Jesus’ Temptation

Temptation of the Christ

Led by the Spirit – Temptation and Testing

The Spirit of God, having descended upon Jesus at his baptism, led Jesus into the wilderness to be tested through the tempting of the devil.

The location of in the wilderness for 40 days and nights recalls Israel’s 40 years in the wilderness. Matthew presents Jesus as a recapitulation of Israel’s history. Already Matthew has spoken of Jesus’ refuge and Exodus from Egypt (Matthew 2) “Out of Egypt I called my Son”. The baptism at the Jordan recalls Israel’s crossing the Jordan to enter the land.

Jesus succeeds in the wilderness where Israel failed

In the wilderness Israel repeatedly failed. When they had no bread – they murmured. When their life was endangered with no water – they tested God asking whether he was present with them or not. When they came to the edge of the wilderness at Baal Peor they sought an inheritance by worshipping the Baals rather than remain faithful to the LORD.

Jesus is presented as facing the same three temptation – bread, testing God, worshiping other than God. Each temptation is about Jesus using his power as the son of God to independently and in denial of his Father. Fatherhood involves three things:

  • Provision – turn bread into stones (in the wilderness)
  • Protection and presence – demand God to be present (at the temple) and act (via his angels)
  • Inheritance – get it another way (on a high mountain)

In each case Jesus remained faithfully obedient where Israel did not.

Could Jesus have sinned? Two unique things about Jesus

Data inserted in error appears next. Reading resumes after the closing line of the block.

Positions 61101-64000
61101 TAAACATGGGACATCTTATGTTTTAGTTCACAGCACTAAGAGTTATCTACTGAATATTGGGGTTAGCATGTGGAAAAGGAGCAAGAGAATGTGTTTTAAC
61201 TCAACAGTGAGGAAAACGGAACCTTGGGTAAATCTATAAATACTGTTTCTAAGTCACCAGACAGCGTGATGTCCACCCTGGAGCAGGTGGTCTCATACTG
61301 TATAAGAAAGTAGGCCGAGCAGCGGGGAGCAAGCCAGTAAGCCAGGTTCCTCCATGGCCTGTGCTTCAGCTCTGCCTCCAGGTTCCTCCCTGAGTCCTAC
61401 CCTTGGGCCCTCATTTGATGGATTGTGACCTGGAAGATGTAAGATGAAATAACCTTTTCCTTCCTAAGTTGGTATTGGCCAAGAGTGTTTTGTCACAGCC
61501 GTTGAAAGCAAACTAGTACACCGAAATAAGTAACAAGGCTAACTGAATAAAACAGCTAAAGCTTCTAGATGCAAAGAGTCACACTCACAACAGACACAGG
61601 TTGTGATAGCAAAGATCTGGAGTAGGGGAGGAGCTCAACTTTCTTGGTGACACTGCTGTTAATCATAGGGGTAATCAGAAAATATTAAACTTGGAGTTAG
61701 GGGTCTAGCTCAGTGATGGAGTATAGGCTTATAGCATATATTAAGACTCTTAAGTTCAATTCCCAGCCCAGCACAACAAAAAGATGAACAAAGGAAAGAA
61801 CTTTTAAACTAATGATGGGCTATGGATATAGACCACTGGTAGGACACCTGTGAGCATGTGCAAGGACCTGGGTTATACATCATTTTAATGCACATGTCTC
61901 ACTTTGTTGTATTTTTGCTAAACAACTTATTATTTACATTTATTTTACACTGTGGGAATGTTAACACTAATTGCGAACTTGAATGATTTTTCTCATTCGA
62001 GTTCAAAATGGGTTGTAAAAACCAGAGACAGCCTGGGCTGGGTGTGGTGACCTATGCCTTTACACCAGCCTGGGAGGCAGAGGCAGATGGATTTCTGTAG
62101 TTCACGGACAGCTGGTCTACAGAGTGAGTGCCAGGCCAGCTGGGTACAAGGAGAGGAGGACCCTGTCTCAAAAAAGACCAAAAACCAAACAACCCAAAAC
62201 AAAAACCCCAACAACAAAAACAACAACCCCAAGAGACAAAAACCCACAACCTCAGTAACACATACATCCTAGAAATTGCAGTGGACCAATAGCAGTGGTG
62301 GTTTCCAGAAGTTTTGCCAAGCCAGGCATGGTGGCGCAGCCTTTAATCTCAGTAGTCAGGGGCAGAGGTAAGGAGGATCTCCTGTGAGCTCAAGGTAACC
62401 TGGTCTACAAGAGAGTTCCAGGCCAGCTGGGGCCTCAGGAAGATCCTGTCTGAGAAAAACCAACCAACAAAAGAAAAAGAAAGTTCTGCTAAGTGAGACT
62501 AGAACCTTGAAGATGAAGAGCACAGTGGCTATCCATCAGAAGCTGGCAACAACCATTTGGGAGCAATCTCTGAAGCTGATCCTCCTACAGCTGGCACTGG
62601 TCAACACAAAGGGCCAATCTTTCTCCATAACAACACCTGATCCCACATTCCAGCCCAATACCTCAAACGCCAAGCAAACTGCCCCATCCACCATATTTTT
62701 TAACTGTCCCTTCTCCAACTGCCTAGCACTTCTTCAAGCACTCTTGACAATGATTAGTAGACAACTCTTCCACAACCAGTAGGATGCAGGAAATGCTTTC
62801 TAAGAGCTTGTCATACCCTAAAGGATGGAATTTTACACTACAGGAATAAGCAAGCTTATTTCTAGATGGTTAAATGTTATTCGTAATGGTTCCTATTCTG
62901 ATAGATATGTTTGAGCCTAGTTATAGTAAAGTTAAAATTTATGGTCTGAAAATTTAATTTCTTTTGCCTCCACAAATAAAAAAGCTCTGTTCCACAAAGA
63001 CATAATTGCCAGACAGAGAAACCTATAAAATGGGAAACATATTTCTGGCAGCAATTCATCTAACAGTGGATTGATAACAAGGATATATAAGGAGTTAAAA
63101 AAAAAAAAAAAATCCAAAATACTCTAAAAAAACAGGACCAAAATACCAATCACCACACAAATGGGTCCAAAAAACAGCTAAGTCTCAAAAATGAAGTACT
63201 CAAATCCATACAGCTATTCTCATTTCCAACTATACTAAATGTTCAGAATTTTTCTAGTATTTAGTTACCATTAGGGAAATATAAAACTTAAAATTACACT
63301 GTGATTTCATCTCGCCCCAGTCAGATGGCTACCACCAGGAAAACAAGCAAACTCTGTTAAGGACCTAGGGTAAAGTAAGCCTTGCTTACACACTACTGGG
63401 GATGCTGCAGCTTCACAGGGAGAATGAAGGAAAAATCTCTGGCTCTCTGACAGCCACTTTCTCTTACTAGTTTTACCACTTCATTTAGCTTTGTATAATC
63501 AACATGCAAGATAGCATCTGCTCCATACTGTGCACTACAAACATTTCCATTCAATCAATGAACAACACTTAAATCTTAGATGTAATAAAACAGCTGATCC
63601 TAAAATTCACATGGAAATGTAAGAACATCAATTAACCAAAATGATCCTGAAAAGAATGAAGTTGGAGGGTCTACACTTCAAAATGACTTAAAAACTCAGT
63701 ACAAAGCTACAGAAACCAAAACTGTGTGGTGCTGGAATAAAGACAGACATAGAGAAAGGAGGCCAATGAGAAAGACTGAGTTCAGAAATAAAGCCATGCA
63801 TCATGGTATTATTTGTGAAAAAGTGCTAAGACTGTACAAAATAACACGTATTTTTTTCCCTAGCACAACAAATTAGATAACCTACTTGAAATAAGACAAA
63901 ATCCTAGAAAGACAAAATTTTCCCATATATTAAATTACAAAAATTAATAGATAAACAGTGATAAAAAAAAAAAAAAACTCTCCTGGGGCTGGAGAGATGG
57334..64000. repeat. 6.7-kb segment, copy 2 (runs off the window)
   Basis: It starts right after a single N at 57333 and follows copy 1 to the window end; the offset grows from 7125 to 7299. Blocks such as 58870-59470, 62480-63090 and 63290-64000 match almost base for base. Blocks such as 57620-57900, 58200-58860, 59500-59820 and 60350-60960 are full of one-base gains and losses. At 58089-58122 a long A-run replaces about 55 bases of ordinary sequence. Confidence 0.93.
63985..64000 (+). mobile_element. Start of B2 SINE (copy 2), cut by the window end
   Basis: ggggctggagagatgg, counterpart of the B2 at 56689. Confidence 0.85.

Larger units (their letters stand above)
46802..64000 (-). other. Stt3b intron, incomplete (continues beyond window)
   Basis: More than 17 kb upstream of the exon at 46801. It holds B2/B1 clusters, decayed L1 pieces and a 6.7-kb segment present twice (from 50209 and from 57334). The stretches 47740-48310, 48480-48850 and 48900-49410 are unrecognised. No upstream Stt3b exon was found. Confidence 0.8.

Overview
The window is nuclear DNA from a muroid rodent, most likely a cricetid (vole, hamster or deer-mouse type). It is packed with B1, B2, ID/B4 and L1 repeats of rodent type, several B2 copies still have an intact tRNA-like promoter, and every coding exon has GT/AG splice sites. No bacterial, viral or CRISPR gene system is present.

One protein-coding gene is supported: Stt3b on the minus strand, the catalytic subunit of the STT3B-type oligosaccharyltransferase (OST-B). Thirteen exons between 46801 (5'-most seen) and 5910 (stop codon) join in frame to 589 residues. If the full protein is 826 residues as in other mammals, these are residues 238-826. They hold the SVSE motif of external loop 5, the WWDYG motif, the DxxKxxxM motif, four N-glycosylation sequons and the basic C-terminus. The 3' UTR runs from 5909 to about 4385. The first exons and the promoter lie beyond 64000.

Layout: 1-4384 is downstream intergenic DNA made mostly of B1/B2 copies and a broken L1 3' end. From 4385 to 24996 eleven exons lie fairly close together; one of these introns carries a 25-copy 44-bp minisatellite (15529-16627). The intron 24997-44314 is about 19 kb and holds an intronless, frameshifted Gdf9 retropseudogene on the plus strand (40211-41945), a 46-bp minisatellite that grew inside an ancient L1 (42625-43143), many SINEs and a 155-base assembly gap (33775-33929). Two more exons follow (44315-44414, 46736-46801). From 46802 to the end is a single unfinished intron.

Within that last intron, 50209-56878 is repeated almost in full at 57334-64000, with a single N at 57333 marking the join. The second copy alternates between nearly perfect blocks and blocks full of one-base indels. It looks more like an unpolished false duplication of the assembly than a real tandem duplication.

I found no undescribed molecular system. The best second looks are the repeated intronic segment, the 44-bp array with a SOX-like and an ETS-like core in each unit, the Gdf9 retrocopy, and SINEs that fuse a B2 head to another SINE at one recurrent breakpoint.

Although Jesus had a human nature – he did not have a corrupted fallen human nature – inclined to sin – but neither did Adam and he still sinned.

Jesus not only has a man-nature – he also has a God-nature. Jesus’ God-nature cannot sin. Therefore the person of Jesus could not sin.

Were Jesus’ temptations real?

Yes because he had a real body made of flesh – real appetites and desires – real hunger and desperate for food. He did not want death – throwing himself down from the temple really would kill him unless God intervened. The temptations and desires of his body, his human nature, were real.

How did Jesus overcome temptation?

Not by drawing upon his God-nature by which he could not sin but by using those things available to his human nature to resist sin – prayer to his Father, trusting his Father’s wisdom and goodness, relying on the power of the Spirit.

In fact, he quotes Scriptures directly related from Israel’s temptations in the wilderness – all from Deuteronomy.

  • Man shall not live by bread alone
  • Worship the Lord your God and serve him only.
  • Do not put the Lord your God to the test.

No doubt it can be helpful to quote Scripture when being tempted but quoting Scripture of itself is not what saved Jesus from temptation and nor will it save you necessarily. The reason Jesus succeeds is not because he quoted Scripture but because he lived a God-saturated life and God’s word was in his heart – and what was in his heart flowed out of his mouth.

The vindication of Jesus having been tested

Jesus was vindicated and proven righteous. The evidence of this is seen in Matthew 4:11 where at the end of the testing, the devil left him, and behold, angels came and were ministering [serving food] to him.

Notice that he was given by the Father the very things he had denied himself – bread (provision), angels (presence and protection) and served as the king of heaven (inheritance).

A Representative Head’s active obedience credited to us

Jesus’ temptation has greater significance than his simply being proved to be righteous. As a Representative Head, whereby Jesus represents his people, Jesus’ life of obedience as a man is credited to our account. We are not only forgiven by his obedience at the cross but his obedient life (of which the temptation was one example) has been imputed or credited to our account. Hence, we are both forgiven of our sin and declared righteous.

As Adam’s disobedience was imputed to us making us sinners, so Jesus’ obedience has been imputed to us making us righteous.